On an Epiphany
Something incredible happened on the night of January 6. Thousands of years ago, three kings arrived on horse – or camel - back to a little town called Bethlehem, carrying gold, myrrh, and frankincense. They had left their kingdoms to cross a desert and give these presents to a child. They knelt, in a manger, these three wise men to a baby, the son of a carpenter.
In ancient Roman times, during the darkest and coldest time of the year, the Winter Solstice, something incredible used to happen as well. Every year, for a day, masters and slaves were all equal. All ate at the same table, where one person was elected to be king. That day was called ‘spring eternal.’
Throughout it, the king, whatever the life he had held, could wish for anything and receive it. He could also bestow presents and acts of kindness on others.
Centuries later, people took to hiding a bean inside cake or bread. A bean because it was the first sign of spring. A promise after the winter. It, or rather fate, luck, God, destiny, would determine who was king. Tucked secretly into the dough and baked, found later in someone’s slice. A coronation and night of celebration would follow, for everyone.
Something this incredible only happens once a year and only lasts for a night. One night in which anyone could be royalty. Gender, birth, age, wealth aside. Past and future irrelevant, the only determinant: who you are. Now. One night in which anyone and everyone can share cake and make wishes.
The word ‘Epiphany’ comes from the ancient Greek word: ‘manifestation.’ It is defined as ‘a moment of sudden and great revelation or realization:’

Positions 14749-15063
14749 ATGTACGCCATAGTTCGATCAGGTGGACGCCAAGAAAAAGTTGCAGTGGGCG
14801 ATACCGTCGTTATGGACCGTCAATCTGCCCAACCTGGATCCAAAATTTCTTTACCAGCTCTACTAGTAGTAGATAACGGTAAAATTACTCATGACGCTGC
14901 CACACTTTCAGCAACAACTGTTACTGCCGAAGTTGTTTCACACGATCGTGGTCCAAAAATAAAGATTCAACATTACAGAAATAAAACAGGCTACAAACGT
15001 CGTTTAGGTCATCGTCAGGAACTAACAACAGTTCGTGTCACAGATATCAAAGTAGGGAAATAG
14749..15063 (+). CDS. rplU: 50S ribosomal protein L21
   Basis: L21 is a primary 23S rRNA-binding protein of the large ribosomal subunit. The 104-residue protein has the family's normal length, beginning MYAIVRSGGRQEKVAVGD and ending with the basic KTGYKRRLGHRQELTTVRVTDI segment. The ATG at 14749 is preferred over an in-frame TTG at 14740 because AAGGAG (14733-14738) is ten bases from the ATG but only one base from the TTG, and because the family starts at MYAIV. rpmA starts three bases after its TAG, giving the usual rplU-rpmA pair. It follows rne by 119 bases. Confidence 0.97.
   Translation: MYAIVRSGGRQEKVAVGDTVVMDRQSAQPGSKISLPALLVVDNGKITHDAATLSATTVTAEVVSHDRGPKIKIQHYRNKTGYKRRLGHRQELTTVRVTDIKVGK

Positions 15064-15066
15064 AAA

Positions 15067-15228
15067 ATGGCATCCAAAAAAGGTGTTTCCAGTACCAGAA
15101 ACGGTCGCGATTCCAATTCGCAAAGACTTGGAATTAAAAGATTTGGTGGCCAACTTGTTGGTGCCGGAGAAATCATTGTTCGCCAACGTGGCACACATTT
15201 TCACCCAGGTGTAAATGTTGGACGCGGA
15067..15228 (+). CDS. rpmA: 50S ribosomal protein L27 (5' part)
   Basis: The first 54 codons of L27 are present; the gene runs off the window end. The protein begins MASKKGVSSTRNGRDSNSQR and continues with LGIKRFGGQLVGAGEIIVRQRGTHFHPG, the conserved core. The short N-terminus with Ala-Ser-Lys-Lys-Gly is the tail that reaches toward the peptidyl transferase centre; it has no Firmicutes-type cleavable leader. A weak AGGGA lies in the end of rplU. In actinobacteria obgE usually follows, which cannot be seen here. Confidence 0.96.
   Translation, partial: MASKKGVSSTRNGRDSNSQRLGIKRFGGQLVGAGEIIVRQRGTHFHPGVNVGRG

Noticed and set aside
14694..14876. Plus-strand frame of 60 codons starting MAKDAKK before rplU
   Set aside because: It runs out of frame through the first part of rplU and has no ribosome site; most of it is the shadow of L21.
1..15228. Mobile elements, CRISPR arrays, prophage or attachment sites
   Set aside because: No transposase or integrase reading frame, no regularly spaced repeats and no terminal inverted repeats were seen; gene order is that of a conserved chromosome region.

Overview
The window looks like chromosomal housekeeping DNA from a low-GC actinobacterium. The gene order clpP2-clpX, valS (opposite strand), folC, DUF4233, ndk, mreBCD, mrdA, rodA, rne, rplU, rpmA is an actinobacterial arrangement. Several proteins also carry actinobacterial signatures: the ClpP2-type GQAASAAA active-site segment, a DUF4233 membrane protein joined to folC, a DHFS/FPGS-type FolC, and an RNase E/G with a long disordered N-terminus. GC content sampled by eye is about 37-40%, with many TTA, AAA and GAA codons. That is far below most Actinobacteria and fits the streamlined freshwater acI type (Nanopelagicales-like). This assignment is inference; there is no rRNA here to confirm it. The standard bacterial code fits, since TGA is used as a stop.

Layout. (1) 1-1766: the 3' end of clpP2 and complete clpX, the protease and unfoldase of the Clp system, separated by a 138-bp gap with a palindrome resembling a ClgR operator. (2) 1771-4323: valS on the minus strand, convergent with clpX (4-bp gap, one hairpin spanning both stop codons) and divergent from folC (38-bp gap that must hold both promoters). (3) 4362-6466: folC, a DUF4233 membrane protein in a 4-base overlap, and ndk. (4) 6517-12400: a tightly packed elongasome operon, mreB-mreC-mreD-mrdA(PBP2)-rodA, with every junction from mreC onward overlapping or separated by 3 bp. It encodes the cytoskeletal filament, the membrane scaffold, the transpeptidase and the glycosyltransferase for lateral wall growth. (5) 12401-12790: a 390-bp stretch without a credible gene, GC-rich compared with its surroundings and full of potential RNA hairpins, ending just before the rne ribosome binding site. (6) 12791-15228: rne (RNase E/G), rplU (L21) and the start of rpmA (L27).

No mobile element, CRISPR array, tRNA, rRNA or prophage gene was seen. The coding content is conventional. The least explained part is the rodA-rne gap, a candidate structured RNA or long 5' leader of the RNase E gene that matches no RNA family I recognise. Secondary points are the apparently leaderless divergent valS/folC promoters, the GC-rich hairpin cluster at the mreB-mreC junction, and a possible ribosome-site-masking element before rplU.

Like this idea: the weighty rules we made up to rule our world - and that now rule us - suspended for a day. Imagine that. Incredible. Yet,
It does happen. It has been for centuries, across religions, cultures, countries, generations. The premise remains the same: a king, a queen – both of them usually children; cake and celebration; and hope, unmocked by the even most cynical and the most weary, in spring.
There is an apartment in a white building in a dead-end side street in Beirut, where once a year, on the fifth floor to the right, a large and noisy family gathers. The grandmother, the day before, hides two beans in the dough and marks their spots. Being the hostess and head of the family, she rules the serving spoon, of course.
She fills the plates herself and distributes them. Minutes later: magic! The beans have been found, somehow, incredibly, always by a grandson and granddaughter.
The children are crowned. Lunch is long, boisterous, and lovely, as it should be. An extra slice remains ready for the impromptu guest, on the table.
It took the biblical kings of Orient twelve days to find Bethlehem. It will take forever, perhaps longer, to uncover grandmother’s secret. Perhaps because no one wants to. Perhaps because the incredible – a child king, enough food and happiness for everyone – does not have to be true, just believed.